Thankfully Australia doesn’t have the same gun culture like the USA and one reason is that our licensing regimes around the ownership of weapons is stricter in this country.
In Queensland, if you want to own and/or use a firearm, a crossbow, a powerhead or a paintball marker, you must be in possession of a valid weapons licence. To be eligible to apply for one you must:
- be at least 11 years old (you can hold a minor’s licence when between 11 and 17);
- have a genuine reason for needing a weapons licence;
- reside only in Queensland;
- be a fit and proper person;
- have completed an approved safety course in weapons safety;
- have a safe and secure place to store a weapon.
As of February 2021, there are also new laws covering replica firearms such as gel blasters, which have become more popular in Queensland, particularly among young people.
We’ll provide more detail on these changes and the wider weapons licensing regime in Queensland below, but if you have questions about your ownership or use of a weapon, you should contact Gold Coast criminal lawyers at Hannay Lawyers today to avoid finding yourself in breach of the law.
The basics of weapons licensing in Queensland
The Queensland Police Service (QPS) is responsible for administering the weapons licensing scheme in Queensland. There are numerous categories of weapons licence in the state (e.g. firearms, concealable firearms, collectors’, blank-fire firearms, security, etc.) and it’s important to understand which type of licence you need before making an application.
A key requirement in applying for a firearms licence in Queensland – and one which most people need more detail on – is the need for you to be a ‘fit and proper person’. How is this determined?
On the top of the weapons licence application form, the criteria for being a fit and proper person are listed, including that you have not, in the last five years, been convicted or discharged from custody on the sentence of:
- offences relating to the misuse of drugs;
- offences involving the use or threatened use of violence; and
- offences involving the use, carriage, discharge or possession of a weapon; or
- have been the subject of a domestic violence order.
Additionally, the police will take into consideration your mental and physical fitness; whether you have provided anything false or misleading on or with your application; any criminal intelligence or other information about you; and the public interest.
You also need a ‘genuine reason’ to own or operate a firearm. People such as vets and those who live on the land have some obvious reasons for owning a firearm but whatever your particular reason, you need to provide proof of it when you make your application.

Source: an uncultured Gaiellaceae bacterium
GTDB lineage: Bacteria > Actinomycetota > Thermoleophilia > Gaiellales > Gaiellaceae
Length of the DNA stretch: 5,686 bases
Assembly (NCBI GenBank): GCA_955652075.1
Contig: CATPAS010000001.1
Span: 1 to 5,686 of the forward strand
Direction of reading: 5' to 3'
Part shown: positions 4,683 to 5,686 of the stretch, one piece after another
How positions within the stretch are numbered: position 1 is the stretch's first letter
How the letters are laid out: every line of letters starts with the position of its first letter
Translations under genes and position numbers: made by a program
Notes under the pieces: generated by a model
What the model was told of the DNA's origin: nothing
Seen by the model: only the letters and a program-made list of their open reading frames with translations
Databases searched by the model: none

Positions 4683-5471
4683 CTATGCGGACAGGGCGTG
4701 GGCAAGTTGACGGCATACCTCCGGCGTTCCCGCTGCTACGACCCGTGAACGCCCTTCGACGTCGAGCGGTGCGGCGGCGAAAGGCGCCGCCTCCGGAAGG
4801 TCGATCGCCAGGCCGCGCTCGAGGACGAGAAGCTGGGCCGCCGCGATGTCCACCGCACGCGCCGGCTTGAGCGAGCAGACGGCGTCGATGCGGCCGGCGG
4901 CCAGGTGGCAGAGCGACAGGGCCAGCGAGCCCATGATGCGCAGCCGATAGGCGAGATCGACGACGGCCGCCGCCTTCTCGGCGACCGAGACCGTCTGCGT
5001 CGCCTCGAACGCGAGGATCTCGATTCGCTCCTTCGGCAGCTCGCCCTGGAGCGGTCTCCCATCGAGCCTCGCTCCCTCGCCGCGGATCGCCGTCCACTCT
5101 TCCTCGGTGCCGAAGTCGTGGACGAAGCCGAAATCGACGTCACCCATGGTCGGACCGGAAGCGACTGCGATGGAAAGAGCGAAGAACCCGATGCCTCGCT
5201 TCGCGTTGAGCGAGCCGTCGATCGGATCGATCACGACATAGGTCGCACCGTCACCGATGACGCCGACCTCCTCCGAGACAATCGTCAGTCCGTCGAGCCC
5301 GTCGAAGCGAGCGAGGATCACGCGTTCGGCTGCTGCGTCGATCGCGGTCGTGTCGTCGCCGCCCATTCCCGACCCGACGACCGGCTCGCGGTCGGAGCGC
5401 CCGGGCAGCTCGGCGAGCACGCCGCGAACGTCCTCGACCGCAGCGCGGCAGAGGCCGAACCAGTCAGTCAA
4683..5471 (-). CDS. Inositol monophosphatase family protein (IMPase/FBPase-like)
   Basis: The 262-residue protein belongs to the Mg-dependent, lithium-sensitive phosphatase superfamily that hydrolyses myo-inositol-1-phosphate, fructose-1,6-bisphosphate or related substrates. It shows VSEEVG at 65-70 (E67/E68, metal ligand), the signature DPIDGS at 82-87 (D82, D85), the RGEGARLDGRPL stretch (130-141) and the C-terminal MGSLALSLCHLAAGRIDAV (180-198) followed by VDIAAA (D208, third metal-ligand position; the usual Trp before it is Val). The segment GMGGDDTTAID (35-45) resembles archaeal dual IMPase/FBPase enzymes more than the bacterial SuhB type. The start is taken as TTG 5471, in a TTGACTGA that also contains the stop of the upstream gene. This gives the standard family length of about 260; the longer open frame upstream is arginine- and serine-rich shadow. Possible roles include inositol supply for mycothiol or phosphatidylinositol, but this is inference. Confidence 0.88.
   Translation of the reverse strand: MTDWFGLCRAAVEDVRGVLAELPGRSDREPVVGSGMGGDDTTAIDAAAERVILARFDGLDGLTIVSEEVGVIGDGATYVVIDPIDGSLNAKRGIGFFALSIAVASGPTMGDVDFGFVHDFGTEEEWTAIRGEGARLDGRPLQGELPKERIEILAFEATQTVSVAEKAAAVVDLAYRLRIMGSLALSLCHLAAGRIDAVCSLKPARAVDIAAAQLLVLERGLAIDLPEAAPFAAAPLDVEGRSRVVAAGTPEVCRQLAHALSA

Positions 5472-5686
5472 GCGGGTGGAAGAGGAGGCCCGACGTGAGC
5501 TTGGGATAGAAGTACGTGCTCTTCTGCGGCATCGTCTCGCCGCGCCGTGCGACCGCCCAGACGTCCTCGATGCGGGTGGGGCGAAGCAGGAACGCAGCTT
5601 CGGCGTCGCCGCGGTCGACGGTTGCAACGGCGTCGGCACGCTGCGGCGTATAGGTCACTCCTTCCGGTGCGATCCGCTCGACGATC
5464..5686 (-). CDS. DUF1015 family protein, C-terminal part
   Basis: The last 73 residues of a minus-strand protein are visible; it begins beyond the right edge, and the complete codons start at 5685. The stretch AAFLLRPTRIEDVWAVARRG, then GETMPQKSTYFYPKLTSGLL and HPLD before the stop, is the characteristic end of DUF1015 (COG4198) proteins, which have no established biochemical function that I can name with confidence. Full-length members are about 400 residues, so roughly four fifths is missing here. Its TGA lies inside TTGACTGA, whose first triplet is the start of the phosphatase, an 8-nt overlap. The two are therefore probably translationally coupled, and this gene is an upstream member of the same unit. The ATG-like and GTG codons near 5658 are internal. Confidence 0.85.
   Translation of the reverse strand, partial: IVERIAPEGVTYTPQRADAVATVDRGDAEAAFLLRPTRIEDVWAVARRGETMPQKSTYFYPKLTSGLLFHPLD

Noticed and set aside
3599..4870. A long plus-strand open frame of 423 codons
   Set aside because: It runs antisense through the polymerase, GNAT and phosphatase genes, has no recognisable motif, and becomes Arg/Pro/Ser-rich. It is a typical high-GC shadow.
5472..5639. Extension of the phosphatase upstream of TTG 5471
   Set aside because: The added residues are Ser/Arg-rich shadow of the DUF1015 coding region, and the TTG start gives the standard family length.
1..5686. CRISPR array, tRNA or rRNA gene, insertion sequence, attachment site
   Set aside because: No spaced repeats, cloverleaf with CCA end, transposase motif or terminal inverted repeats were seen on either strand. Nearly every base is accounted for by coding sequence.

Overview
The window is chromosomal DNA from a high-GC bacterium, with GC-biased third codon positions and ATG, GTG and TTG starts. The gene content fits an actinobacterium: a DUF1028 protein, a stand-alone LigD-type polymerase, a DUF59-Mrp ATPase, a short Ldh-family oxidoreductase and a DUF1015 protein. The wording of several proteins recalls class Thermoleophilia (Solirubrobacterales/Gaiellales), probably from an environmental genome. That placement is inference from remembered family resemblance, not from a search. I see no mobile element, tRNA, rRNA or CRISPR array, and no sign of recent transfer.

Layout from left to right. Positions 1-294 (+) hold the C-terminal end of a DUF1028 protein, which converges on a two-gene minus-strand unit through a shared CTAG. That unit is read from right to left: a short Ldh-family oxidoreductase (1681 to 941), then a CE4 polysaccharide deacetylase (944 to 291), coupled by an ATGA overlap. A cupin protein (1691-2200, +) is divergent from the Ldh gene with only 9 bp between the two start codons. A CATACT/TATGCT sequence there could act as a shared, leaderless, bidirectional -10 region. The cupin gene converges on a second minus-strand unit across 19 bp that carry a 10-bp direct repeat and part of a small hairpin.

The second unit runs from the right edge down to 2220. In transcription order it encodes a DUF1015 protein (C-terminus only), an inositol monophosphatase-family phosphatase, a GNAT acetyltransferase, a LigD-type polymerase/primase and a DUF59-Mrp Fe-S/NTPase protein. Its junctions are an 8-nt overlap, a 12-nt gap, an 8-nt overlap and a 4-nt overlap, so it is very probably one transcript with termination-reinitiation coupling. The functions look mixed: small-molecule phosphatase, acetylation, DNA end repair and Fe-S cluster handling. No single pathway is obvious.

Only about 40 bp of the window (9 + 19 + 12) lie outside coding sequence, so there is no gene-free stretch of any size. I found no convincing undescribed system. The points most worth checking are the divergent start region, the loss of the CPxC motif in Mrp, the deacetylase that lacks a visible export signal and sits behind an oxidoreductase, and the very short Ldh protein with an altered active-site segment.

The application form also requires you to submit details on any weapons safety certificate you have obtained, your offence and licence history (encompassing the offences mentioned above assessed as part of the fit and proper person test), and your medical history (whether you have eye or vision impairment, dizzy spells, a psychological or psychiatric condition, alcohol or drug dependency, etc.).
New weapons licence applications in Queensland can be processed via Australia Post, online at the QPS site or at a police station.
Replica firearms and gel blasters
In Queensland, replica firearms such as increasingly popular gel blasters are not considered a category of a firearm and do not need to be registered under the weapons licensing regime.
Problems have arisen, however, with the misuse of gel blasters because some of them so closely resemble actual firearms. Queensland Police report that since 2018, more than 100 people have been charged with misusing a gel blaster.
As a result, from February 2021 a new safety framework has been legislated around the use of gel blasters that resemble firearms.
It now requires that anyone owning a gel blaster must have a ‘reasonable excuse’ for owning one, such as being a collector of replica weapons or a member of a recreational club. The term ‘reasonable excuse’, say the QPS, will be broadly interpreted.
When not in use, gel blasters must be stored securely, such as in a lockable cupboard or bag, but not necessarily in a gun safe. Additionally, during transportation of the gel blaster, it must be out of sight in a bag or other means of carriage that does not allow the device to be silhouetted.
Call us with questions or concerns
Hannay Lawyers is a multi-award winning criminal law practice with office locations in Gold Coast and Brisbane CBD. We can help if you are unsure about the weapons licensing framework, believe you are in breach of it or have queries about meeting the fit and proper person test involved in the application process.
Contact us Brisbane Criminal Lawyers today for an initial consultation.